An apparently deeply repressed passion for model trains emerged about a year ago after remaining dormant for some fifty years or so, ever since my childhood toy train set was lost or destroyed. So for Christmas last year, yielding to this passion, I placed an order with a mail-order catalog company for a turn-of-the-century, G-scale (1 inch = 22.5 inches), Royal Blue Line B&O passenger train, complete with ten-wheel engine, tender, baggage car, mail car, passenger cars (two), and extra track. Oh, boy!
I don't have a spare room to press into service to accommodate a train layout, and most of the rooms in my home have doorways, open spaces, or wall placements that simply prohibit a proper track installation. But the kitchen, well, that's a different matter entirely.
The tops of the upper cabinets along three walls in my kitchen appeared to be an ideal setting for a layout. The adjacent breakfast nook with its large windows could accept track, I figured, if it was hung on the wall and "bridged" across the window openings. And the one wall separating the kitchen from the breakfast nook just screamed out at me to be tunneled through. So with those basics determined, work began immediately on the details and actual installation.
Tunneling excavations quickly revealed that the wall was there for good reason; it was filled with wiring (110 volt cables, telephone wires, security system wires, heat-sensor wires), pipes, and supporting 2x4s. Fortunately, I was able to push enough wires out of the way to make an eight-by-eight-inch opening, just enough to accommodate the walls of the tunnel I constructed. On the kitchen side of the wall I wanted a big mountain, which I constructed with a wooden frame and spray-foam insulation. With several coats of acrylic paint, the mountain now looks quite realistic . . . if I do say so myself.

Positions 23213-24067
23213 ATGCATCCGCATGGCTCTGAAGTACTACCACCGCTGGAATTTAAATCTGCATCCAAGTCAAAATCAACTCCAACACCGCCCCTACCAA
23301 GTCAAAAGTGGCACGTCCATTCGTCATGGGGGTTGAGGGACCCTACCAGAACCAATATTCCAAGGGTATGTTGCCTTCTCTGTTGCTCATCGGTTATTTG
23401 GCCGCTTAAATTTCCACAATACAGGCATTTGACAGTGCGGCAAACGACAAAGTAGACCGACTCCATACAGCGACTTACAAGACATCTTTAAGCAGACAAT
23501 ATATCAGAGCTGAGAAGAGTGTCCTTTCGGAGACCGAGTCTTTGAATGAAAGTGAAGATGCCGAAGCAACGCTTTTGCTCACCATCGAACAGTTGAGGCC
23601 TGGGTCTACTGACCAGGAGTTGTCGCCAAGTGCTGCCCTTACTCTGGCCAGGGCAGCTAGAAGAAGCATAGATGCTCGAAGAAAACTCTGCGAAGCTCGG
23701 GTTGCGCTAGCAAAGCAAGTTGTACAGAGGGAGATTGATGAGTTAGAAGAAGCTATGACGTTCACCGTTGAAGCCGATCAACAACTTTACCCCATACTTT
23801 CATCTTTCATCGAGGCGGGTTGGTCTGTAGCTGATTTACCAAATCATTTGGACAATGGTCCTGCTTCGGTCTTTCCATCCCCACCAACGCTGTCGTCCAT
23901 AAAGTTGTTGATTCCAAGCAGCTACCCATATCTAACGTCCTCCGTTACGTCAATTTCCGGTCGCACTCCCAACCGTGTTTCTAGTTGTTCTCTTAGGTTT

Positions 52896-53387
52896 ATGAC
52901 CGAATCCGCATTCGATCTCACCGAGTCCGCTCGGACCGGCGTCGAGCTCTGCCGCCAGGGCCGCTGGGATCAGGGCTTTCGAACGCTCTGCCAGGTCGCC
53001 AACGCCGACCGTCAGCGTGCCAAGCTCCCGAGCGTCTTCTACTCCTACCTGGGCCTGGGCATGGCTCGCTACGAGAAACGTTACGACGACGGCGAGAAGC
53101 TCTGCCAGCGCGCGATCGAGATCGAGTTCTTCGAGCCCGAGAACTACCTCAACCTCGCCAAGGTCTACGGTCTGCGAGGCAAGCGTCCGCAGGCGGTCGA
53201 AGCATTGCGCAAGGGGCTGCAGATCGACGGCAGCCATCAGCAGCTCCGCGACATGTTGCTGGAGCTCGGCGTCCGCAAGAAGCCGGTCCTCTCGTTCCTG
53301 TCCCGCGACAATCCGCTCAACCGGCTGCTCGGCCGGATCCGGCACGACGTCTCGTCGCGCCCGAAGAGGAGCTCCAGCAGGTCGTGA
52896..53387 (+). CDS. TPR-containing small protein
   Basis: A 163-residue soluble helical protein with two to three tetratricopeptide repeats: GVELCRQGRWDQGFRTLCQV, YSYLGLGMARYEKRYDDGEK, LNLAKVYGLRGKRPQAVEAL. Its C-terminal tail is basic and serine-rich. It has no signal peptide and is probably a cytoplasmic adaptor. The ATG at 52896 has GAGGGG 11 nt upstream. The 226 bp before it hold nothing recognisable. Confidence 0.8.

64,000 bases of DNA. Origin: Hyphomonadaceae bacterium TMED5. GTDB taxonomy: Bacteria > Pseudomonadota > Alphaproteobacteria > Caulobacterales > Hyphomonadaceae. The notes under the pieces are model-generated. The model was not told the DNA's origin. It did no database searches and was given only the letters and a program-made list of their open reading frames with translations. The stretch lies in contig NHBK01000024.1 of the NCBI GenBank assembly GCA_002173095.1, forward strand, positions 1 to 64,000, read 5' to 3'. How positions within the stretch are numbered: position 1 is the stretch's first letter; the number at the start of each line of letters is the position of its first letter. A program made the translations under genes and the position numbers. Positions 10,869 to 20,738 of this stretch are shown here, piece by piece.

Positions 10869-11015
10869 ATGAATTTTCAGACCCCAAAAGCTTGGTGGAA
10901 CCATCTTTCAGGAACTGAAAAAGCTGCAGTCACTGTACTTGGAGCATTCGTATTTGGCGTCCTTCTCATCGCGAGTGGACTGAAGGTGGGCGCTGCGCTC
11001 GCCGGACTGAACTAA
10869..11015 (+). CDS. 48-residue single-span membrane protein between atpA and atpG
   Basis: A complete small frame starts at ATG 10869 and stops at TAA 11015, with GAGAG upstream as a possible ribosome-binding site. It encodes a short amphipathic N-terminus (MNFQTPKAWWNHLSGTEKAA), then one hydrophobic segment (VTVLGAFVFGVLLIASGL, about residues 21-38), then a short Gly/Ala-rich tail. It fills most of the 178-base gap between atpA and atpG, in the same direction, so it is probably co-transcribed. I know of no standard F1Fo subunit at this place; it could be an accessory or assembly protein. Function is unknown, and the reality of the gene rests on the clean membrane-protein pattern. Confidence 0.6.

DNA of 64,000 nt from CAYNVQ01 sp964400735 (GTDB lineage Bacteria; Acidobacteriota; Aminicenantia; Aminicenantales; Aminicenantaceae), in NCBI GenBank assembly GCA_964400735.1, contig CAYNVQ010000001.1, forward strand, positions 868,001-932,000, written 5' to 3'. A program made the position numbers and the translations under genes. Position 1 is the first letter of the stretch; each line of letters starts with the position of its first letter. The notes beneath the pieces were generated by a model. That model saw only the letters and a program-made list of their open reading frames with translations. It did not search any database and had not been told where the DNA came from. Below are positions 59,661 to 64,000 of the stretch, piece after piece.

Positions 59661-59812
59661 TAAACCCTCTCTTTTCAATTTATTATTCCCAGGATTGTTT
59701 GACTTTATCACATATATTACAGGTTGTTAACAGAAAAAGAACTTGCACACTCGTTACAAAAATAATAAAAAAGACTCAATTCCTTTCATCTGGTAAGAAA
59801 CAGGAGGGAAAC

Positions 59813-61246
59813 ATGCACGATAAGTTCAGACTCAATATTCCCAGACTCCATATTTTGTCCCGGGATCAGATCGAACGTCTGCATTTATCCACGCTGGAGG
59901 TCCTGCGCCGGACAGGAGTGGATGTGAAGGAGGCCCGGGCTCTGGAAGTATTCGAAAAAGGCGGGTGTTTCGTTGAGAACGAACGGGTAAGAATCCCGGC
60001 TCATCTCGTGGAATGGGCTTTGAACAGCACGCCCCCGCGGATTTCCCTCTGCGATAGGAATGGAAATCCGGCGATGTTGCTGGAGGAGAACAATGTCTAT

Each curved track section provides a 30-degree turn, so I had to place a special order for some half sections to achieve 45-degree turns at one of the windows. I ordered the track at a local hobby shop, but following weeks of delay was told these sections were not in stock and would have to be back ordered . . . from Germany! After more weeks of waiting I bought a regular 30-degree section and carefully sawed it in half, producing two 15-degree pieces and a solution to that little problem. Months later when I stopped by the hobby shop to tell the storekeeper to cancel my order, he said it had just arrived that morning!
Wall brackets and supports for the track were easy to design and construct: one-foot sections of 1-inch-by-1/8-inch steel bars with oak blocks attached by screws. "Bridging" from one side of each window to the other was more of a challenge, however. Working at my kitchen table, which I used as a sit stand desk, I rejected a dozen different design ideas, then finally assumed a single piece of oak (1x2x35 inches for one window, 1x2x51 for the other) would be strong enough and rigid enough to support the tracks, the train, and a half-inch plywood base for the tracks. Happily, my assumption proved correct.
As every good model trainman knows, however, tracks and train alone do not a complete layout make! Pondering that reality at my office desk, I knew I needed buildings. I needed a little village. And the space along the top of an eleven-foot-long section of cabinets over the range and microwave oven was the ideal setting. Thus, the village of Trainsville was founded next to the track on this twelve-inch-wide strip of "land."
Trainsville consists of seven buildings: a church with stained glass windows, steeple and bell, and a lightening rod on top; a stucco-siding police station with bars on all but one of the windows; a hardware store with living accommodations upstairs; a garage built of timbers, sporting shutters on the second-floor windows; a building which contains both an ice cream parlor and candle shop; a restaurant with a chimney and a shingled roof; and finally, a movie theater complete with lighted marquee and chase lights that blink in five-bulb progressions!